A great mascot of the instrument, Ustad Sultan Khan transcended the caste system in music, says Arunabha Deb
IMMORTAL” is how vocalist Pandit Vijay Kichlu describes Ustad Sultan Khan. There is no doubt that, after Pandit Ram Narayan, Khan was the greatest ambassador of the sarangi. The usual talk of a ‘void’ with the passing away of maestros is often uncalled for, but Khan’s death on 27 November does leave the sarangi without any shining star. (Narayan, now 84, rarely performs anymore.)
In the past decade or so, the media has frequently associated Khan with Bollywood and other popular genres. All sarangi players have to necessarily train in vocal music; it wasn’t really a surprise that Khan was a competent singer. His husk, of course, had a charm of its own and since his rendition of the traditional bandish in Raaga Ahir Bhairav (Albela Sajan) in Hum Dil De Chuke Sanam, he found immense success as a vocalist in the film and popular music industries.
But assessing Khan in that context is really giving precedence to his secondary identity. He was, above all, a sarangi maestro who wove the influences of several khayal gharanas to develop a unique style of solo sarangi playing. He initially trained under his father, Ustad Gulab Khan, who hailed from Sikar in Rajasthan. Later, they both spent substantial time in Jodhpur, until Ustad Sultan Khan moved to Rajkot with an All India Radio job as a sarangi accompanist. Khan’s final abode was Mumbai, where he spent almost his entire working life.
As an accompanist, he played with virtually every great vocalist of the golden era, Ustad Bade Ghulam Ali Khan and Ustad Amir Khan included. He was so taken in by Ustad Amir Khan’s singing that he eventually became aganda bandh disciple of the vocal legend. The Indore gharana elements that were intrinsic to Ustad Amir Khan’s gayaki found faithful expression on the sarangi. Tabla and sitar maestro Pandit Nayan Ghosh points out that Ustad Sultan Khan was also influenced by the Agra style. “He spent a lot of time with Ustad Latafat Hussain Khan (a great exponent of Agra) in Bombay. That was a significant source of influence,” he says. Vijay Kichlu, a disciple of Ustad Latafat Hussain confirms this and adds, “It was because he had accompanied maestros from all gharanas, he was able to take the attractive elements of all these gharanas and come up with a colourful style of solo sarangi.”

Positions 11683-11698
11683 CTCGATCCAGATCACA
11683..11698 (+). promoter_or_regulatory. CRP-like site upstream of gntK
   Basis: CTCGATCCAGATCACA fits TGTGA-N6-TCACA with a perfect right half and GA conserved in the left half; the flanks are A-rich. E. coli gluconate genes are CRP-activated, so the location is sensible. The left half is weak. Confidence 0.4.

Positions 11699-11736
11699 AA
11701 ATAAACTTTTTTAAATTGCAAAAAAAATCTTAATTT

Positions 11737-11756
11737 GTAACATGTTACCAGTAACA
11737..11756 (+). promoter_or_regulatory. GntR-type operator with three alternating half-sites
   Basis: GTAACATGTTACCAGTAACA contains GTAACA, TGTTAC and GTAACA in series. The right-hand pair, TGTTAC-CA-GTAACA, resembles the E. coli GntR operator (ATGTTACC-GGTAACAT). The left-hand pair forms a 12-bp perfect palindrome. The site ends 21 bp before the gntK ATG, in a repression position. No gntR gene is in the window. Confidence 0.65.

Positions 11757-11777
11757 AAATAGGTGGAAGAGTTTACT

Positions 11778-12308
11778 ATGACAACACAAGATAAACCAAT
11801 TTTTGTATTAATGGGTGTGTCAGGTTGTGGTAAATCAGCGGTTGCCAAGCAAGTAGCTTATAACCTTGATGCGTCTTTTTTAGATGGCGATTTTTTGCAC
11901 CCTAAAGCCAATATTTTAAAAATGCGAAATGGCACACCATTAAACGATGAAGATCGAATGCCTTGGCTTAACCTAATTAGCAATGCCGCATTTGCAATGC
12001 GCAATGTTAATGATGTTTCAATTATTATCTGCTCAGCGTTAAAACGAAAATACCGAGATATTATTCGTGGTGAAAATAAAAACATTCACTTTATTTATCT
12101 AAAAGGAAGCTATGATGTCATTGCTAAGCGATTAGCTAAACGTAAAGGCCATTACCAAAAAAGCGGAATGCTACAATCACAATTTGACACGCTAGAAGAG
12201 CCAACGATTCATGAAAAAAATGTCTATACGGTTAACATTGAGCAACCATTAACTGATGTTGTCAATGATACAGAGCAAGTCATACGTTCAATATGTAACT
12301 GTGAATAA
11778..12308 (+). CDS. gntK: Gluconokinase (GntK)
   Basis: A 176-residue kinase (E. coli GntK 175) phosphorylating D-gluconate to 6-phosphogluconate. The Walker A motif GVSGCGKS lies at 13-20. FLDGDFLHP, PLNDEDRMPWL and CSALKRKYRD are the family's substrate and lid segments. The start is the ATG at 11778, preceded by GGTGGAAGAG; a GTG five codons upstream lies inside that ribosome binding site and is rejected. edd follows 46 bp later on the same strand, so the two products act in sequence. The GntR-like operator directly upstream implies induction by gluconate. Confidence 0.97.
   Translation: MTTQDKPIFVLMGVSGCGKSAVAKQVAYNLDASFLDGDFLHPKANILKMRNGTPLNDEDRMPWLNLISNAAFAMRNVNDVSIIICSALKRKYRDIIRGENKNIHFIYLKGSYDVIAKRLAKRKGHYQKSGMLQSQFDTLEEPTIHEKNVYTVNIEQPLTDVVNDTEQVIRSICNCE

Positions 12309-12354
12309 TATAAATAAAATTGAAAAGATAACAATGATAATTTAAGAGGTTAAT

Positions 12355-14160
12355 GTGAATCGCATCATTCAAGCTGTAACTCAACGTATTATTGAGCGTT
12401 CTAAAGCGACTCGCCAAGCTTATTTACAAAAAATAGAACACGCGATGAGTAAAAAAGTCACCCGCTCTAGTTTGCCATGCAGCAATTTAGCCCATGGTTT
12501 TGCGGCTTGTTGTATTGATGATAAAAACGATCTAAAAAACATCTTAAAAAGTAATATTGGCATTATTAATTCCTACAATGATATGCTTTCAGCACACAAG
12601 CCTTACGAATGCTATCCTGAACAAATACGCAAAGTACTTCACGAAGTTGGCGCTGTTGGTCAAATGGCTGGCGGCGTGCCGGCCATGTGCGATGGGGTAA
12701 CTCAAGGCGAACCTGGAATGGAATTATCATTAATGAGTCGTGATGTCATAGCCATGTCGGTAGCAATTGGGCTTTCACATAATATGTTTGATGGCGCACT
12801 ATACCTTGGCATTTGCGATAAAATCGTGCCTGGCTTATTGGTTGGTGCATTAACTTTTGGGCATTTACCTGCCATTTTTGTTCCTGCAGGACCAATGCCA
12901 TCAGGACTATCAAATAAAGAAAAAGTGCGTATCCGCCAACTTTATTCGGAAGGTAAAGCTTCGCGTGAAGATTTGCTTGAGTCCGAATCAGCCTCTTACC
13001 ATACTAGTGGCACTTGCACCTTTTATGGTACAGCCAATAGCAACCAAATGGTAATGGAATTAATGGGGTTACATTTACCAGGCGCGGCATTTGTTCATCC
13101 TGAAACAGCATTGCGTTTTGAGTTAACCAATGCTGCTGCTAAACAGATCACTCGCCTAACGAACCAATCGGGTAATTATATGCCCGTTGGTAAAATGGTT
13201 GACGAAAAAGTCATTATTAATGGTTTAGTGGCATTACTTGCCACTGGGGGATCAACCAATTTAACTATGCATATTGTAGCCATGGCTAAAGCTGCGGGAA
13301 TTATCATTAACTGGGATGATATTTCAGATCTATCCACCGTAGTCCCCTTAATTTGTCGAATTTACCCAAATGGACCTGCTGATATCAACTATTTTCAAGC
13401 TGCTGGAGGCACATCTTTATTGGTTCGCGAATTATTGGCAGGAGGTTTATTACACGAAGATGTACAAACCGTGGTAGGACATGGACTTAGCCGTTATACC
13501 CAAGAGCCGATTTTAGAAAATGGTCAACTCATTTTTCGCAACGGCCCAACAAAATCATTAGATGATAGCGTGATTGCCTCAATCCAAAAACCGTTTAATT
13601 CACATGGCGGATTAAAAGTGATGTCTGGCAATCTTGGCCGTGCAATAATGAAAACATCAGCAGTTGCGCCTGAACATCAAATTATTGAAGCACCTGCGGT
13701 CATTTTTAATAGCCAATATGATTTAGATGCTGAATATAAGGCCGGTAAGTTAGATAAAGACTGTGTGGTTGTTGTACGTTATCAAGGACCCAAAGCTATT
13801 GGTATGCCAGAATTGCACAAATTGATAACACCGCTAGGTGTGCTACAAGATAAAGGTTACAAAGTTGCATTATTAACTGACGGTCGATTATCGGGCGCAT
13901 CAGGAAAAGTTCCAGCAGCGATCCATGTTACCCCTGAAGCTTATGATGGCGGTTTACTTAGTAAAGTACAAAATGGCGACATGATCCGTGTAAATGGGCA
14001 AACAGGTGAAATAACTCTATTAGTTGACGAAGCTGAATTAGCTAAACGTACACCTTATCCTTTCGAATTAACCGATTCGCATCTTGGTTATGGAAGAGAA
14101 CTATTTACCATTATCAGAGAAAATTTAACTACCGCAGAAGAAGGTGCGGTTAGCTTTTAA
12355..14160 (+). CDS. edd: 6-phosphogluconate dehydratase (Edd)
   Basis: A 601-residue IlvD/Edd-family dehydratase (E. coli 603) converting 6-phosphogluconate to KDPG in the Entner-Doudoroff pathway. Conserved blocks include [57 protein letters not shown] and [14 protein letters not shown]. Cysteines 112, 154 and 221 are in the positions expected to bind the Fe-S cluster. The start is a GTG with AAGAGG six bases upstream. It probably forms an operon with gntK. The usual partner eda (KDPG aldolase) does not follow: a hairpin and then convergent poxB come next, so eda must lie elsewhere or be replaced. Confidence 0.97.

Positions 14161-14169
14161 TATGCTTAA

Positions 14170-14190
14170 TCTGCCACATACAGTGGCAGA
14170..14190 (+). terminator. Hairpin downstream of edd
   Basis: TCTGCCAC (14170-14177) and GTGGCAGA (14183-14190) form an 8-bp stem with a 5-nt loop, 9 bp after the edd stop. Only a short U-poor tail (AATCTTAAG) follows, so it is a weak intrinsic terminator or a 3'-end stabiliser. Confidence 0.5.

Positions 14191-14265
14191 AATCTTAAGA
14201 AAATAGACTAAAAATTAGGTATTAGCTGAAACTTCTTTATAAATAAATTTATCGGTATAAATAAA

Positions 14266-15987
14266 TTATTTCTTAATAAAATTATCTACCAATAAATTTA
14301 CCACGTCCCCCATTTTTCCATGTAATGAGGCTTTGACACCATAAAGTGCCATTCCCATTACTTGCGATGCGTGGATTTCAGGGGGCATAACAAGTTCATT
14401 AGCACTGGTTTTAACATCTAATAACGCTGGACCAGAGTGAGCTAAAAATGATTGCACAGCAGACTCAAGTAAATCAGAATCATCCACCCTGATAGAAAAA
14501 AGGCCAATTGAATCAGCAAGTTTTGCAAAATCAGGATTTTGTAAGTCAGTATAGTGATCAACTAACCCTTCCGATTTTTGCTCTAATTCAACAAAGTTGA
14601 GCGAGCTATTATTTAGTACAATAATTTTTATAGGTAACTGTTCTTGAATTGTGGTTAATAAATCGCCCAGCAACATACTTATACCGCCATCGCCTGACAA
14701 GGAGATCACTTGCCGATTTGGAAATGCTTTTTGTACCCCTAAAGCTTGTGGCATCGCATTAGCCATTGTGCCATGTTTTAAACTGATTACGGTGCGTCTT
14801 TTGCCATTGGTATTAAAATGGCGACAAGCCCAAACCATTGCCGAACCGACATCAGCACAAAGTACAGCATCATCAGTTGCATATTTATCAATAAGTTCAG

Khan’s friendship with Ustad Zakir Hussain was well known; over the years, it was this association that brought Khan international repute, both as a soloist and as a prominent figure in collaborative music. He was uncharacteristically open minded for a musician born in 1940; he played with varied forms of music from across the world and as Kichlu says, “He was so full of humour and affection that he was a favourite with all musicians.”
His spiritual quest led him to become a mureed (follower) of the Sufi saint Bareilly Sharif Pir Hasni Mia Sahab. “Whenever Mia Sahab came to Bombay, he stayed with him (Khan),” says Ghosh. His spiritual persuasion was at one with his philosophy in music: be it as a soloist weaving different gharanas or as a world musician collaborating with artistes from other cultures, he essentially believed in embracing music with love and without prejudice.